* In the "this-really-happened" category: In Quebec City somewhere around 1994-95, Charest was due to give a lengthy speech to Conservatives gathered in the basement (I think of the Chateau Frontenac). We all had text of the dozen-or-so pages of speech, and we followed along as usual, marking where he'd strayed from the official version. (Not very much.) After the speech was over, he wandered over to where his communications assistant was standing with a few reporters. He said, with a smile, "Did you forget something?" Suddenly, her face dropped and she looked down at the folder in her hand. She'd been holding his copy of the speech all along and forgot to put it on the podium. Yes, he delivered that speech from memory. I'd heard about that photographic memory of his, but there I saw it in action and have never seen another politician do anything like that since.
* Charest was fond of asking total strangers to vote for Conservatives in those dark years for his party. He'd be walking along the street and see someone talking on a cell phone. "Who are you talking to?" he'd ask. The puzzled bystander would answer "my mom" or "my boyfriend" or "my boss" or something, and Charest would grab the phone and say "Hi. It's Jean Charest, leader of the Progressive Conservative party. Please vote for me. Thanks. Goodbye."
* In that same vein, during the 1997 election, the Conservative campaign bus was overnighting in my hometown of Milton. Rather than stay in a hotel, of course I went to stay with my parents. We were sitting watching the news when suddenly we saw huge headlights through the living room window. Charest thought it might be funny to pull the campaign bus on to my parents' front lawn, knock at the door and introduce himself to my parents. He said he was just there to assure them I was behaving on the bus, not causing my family any embarrassment. They were completely charmed. (They may well have voted for him, for all I know.)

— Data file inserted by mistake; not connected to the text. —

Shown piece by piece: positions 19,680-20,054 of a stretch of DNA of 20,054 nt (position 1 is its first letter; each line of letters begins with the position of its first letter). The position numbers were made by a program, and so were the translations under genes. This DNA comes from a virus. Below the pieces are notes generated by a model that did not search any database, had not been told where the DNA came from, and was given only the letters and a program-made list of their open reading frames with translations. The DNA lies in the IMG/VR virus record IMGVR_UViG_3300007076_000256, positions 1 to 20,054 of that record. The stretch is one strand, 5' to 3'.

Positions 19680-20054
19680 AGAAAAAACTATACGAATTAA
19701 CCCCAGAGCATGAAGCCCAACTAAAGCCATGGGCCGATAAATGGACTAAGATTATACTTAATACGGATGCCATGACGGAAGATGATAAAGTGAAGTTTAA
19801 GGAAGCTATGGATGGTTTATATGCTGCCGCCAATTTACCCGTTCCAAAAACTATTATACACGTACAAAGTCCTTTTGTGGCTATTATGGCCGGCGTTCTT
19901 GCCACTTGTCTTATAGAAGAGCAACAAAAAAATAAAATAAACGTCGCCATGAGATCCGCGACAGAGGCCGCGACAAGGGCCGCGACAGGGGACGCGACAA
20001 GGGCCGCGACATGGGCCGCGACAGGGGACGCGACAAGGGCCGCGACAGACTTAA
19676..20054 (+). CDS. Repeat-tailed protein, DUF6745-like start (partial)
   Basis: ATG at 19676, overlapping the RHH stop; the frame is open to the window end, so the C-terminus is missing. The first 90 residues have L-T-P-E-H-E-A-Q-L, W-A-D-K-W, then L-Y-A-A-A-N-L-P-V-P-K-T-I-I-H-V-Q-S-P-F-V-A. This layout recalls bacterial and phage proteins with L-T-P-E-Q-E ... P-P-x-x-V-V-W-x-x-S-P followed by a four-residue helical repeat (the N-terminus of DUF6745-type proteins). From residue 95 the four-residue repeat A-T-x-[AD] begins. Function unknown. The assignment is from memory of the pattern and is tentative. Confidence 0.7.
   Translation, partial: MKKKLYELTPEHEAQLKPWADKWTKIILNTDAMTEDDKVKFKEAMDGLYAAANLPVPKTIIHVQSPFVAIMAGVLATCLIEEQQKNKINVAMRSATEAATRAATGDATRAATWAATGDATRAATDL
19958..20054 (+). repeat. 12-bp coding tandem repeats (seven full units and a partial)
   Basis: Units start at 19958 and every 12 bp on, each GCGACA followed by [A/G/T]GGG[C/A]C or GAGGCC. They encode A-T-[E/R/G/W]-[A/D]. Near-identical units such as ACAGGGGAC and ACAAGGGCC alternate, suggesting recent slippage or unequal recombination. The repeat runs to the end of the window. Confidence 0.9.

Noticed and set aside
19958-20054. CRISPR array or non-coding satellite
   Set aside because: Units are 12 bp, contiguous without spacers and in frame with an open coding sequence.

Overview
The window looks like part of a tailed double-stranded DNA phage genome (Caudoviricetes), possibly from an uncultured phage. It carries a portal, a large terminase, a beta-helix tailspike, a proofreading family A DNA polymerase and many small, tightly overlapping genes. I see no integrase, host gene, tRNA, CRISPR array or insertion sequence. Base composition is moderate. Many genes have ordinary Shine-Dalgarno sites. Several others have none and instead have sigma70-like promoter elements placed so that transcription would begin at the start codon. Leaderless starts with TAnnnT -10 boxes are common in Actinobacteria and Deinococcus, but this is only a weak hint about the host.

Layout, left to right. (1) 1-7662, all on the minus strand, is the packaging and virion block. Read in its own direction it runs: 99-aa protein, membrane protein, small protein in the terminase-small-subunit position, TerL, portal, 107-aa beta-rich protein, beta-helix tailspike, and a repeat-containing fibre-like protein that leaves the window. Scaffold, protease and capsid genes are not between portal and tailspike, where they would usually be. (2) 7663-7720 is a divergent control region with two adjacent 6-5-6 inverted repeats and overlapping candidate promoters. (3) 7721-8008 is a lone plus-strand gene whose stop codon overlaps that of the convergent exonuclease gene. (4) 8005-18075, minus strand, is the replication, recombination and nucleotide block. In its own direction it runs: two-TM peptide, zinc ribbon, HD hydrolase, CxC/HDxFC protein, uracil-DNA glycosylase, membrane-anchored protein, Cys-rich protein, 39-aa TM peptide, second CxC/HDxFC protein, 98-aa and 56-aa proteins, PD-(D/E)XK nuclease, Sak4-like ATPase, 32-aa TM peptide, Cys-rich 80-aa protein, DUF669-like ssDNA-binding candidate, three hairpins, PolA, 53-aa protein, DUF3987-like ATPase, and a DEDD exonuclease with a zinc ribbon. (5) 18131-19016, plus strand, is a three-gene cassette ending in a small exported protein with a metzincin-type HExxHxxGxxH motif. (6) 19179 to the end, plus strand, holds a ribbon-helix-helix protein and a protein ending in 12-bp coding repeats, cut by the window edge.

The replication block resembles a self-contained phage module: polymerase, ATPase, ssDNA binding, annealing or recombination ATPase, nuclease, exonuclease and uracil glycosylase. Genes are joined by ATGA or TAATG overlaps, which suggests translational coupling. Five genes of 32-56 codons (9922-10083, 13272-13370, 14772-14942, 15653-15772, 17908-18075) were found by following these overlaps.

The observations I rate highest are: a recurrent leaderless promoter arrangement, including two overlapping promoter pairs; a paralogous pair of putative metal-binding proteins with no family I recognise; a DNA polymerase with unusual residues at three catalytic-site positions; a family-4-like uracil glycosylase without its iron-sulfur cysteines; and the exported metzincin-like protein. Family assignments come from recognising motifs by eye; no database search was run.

And here is my most vivid memory from those years, which I've shared with others from time to time.
Late in 1994, Charest and his wife Michelle were due to come to dinner at my house, along with some other journalistic and political colleagues. (The then-correspondent in Canada for the L.A. Times, as well as Chantal Hebert were among the guests.)
Late in the day, as guests were arriving, we got news that Lucien Bouchard was in hospital, hovering between life and death because of necrotizing fasciitis. Now, Bouchard and Charest had been the closest of friends, up until that Meech drama (mentioned above), but they hadn't spoken since. This was four years later, in other words, and that's a lifetime in grudge politics. As the night went on, rumours flying, we abandoned the dinner table and just watched TV. There were a few breaks in the sombre mood. One was when Charest opined that all "experts" on TV have funny hair. One wag couldn't resist: "What are you an expert in?"
At one point, things looked very bad. Rumours were that Bouchard had died. The phone started to ring with requests to the journalists for obits, etc.
Charest just left the room, and stood in the dining area, gently banging the back of his head against the wall. I asked him what he was thinking. He said he couldn't put it into words. That was one of the few times I saw him without a ready answer.
Of course, what we didn't know then was that both men would be fine, and both would go on to become premier of Quebec. And now both are gone from public life, at least for now. Hard for me to believe we've seen the last of Jean Charest after this many years.